CRA Releases New Video Guidance on the Use of Auctions by Charities

August 10, 2017 | Brendan Burns

On July 31, 2017, the Canada Revenue Agency released two new videos from its gifting and receipting video series.

The first video provides registered charities with guidance on the rules for issuing donation receipts at auctions. Specifically, the video offers an example of a five course dinner gifted to the charity by a hobby chef and addresses whether an official donation receipt can be provided to the donor. Whether it can be provided is dependent on whether the fair market value of the gift can be determined. In the example, an official donation receipt could not be issued because the fair market value of the hobby chef’s time, skill, and effort could not be determined.  However, an official donation receipt can be issued for the fair market value of the ingredients because the ingredients are viewed as property, and property can be gifted. If the chef were in the business of selling similar items in the open and unrestricted market, then the charity could have issued an official donation receipt for the chef’s time, skill, and effort.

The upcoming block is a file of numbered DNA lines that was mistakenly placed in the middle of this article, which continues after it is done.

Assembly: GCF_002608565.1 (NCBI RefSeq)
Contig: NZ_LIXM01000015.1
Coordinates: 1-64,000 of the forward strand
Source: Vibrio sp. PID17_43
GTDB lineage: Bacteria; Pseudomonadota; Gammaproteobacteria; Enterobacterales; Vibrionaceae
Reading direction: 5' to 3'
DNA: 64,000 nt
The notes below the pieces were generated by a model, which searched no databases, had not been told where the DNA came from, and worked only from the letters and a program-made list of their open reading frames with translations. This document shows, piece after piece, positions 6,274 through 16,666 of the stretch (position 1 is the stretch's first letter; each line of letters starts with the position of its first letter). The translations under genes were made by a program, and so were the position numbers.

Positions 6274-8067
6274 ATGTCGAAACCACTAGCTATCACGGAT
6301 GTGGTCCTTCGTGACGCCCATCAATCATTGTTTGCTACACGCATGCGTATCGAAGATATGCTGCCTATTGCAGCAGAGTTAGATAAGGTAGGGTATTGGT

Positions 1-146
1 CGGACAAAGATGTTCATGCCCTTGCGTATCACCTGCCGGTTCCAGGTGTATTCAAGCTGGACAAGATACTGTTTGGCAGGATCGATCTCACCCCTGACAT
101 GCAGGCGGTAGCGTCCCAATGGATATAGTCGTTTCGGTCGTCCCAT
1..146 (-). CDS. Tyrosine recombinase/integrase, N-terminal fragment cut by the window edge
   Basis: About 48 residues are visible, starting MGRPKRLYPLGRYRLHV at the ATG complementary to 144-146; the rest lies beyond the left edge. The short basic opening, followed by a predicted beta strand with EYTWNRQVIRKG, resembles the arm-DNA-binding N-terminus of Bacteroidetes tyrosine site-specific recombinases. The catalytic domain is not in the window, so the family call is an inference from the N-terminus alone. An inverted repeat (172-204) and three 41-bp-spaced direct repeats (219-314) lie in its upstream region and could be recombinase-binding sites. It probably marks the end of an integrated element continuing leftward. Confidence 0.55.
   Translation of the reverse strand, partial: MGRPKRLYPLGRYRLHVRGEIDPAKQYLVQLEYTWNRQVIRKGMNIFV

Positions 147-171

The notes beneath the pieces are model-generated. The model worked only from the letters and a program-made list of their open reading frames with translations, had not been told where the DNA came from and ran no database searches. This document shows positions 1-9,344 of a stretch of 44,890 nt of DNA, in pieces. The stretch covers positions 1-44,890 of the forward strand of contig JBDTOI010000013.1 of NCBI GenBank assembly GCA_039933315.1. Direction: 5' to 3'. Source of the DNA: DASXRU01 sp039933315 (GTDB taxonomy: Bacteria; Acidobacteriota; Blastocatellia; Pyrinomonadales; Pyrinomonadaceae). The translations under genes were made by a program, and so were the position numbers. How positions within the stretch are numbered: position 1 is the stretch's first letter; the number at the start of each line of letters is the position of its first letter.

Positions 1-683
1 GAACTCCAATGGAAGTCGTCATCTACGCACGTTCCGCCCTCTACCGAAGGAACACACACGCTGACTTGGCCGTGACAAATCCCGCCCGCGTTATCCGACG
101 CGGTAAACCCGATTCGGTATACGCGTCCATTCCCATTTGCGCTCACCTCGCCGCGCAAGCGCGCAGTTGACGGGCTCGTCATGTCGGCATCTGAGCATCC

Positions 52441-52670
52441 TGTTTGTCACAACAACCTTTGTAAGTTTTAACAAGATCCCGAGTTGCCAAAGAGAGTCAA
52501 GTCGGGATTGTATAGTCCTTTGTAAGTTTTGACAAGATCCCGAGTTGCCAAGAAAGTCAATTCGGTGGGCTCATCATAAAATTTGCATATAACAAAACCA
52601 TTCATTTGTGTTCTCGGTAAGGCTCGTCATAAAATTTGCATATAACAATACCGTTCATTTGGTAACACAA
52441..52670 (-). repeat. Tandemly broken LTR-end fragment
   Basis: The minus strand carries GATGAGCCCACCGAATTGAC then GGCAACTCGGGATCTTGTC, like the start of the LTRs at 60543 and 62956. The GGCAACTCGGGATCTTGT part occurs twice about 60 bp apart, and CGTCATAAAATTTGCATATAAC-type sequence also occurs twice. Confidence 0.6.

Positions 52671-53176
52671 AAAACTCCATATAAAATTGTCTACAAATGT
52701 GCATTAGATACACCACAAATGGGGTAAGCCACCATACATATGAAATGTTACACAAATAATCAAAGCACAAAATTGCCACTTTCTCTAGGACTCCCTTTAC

The second video provides registered charities with guidance on how to calculate donor advantage and the 80% rule to winning bidders at auctions. An advantage is the total value, at the time the gift is made, of all benefits that a person is entitled to receive in relation to the gift. An advantage also applies at auctions. For example, if an auction item has a fair market value of $100, then the winning bidder’s advantage is $100. If the value of advantage to the winning bidder is 80% or less of the fair market value, then the 80% rule to winning bidders at auctions applies and an official donation receipt can be issued for the difference. A simple way to apply the 80% rule is to multiply the fair market value of the auction item by 1.25. For example, if the fair market value of the auction item is $100 and the winning bid is $125 or more, then an official donation receipt can be issued for an amount equal to the difference between $125 and the winning bid. However, it is important to note that an official donation receipt cannot be issued if the fair market value of the auction item is not displayed before the auction begins. In such a case, the bidders will not know if they are voluntarily making a gift by bidding higher than the fair market value.

The CRA videos can be viewed here.

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